"Many Western countries, including Sweden, often criticize Israel openly, while they at the same time are secretly eager to learn how the country has fought Islamic terrorism and other security threats" Anders Persson wrote in his opinion piece in the Swedish daily Svenska Dagbladet. He ventured that Sweden has much to learn from Israel's ability to tackle the latest cycle of violence, which is often called "popular terrorism."
According to the analyst, modern terrorism research distinguishes between four and possibly five waves of terrorism. These include the anarchist wave, which lasted from the 1800s well into the 1900s, the nationalist wave after World War II, the leftist wave in the 1970s, the religious wave after 1979, and, possibly, a right-wing wave from the 1990s onwards. The religious wave remains the most dominant today and is largely associated with Islamist extremism. Israeli research showed that 450 of a total 452 suicide attacks around the world were performed by militant Islamists. A similar pattern emerged in 2016, Persson noted.
Unlike their predecessors, "popular terrorists" are not necessarily linked to established organizations, but rather act on their own, inspired by the current events and activity in the social media. Most often than not, they have no formal terrorist training and instead use every means available, from home-made weapons and their own vehicles to kitchen knives and screwdrivers. Often, they are residents of the communities they choose to attack.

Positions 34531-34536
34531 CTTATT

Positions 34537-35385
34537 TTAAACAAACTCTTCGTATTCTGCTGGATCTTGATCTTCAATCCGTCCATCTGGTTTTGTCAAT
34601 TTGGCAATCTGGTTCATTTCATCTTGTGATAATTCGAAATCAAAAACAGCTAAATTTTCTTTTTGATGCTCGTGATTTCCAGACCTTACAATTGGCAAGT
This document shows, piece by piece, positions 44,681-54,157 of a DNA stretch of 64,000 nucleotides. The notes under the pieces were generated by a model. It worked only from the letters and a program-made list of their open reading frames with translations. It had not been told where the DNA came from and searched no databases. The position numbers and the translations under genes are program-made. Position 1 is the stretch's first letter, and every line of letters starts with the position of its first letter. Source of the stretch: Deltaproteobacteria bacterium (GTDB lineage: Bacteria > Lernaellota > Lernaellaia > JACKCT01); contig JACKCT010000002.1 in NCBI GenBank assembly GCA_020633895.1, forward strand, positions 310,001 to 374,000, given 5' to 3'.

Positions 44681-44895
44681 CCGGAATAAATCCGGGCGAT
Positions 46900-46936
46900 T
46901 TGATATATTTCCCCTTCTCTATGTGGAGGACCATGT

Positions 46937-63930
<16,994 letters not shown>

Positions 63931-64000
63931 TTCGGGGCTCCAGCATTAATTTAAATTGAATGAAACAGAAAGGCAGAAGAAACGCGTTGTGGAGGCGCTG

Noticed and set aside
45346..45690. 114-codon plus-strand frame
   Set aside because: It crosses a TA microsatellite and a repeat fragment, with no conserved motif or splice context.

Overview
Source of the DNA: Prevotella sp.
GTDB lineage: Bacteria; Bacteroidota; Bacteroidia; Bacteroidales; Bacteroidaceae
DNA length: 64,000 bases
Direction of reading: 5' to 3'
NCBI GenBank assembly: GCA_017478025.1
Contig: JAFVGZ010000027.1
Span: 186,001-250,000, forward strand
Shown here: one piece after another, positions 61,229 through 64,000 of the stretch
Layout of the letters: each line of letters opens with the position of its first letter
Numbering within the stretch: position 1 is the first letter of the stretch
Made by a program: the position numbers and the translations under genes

According to Persson, the man who acknowledged having deliberately mowed down people in Stockholm perfectly fits the profile of a "popular terrorist." The only question left to answer is how many people there are like him in today's Sweden, Persson noted.
"It would be a nightmare scenario for Sweden if angry and alienated young men (and to some extent even women) would choose to channel their frustration through 'popular terrorism,' which Israel has witnessed in the past 18 months," Persson wrote, venturing that Prime Minister Stefan Löfven in 2015 delivered a "world-class" gaffe when he refused to acknowledge the wave of attacks against Israel as terrorism.
Similar ideas were presented by the leader of the Civic Coalition, Ilan Sadé, who believes that it is high time to shed naivety when it comes to terrorism. In his opinion piece in Nyheter Idag, Sadé, who holds Swedish and Israeli citizenship, argued that Israel has had a long history of handling terrorist attacks, which is worthy of attention.
"There are probably several reasons why the 90s and 00s bombings have not taken place for a long time. An important part of the explanation is a functional border. You know, a wall, whose very idea Sweden has banned as an expression of primitive instincts," Ilan Sadé wrote, stressing the need for "awakening" in the Nordic country that has long been characterized by the absence of politically and religiously motivated violence.
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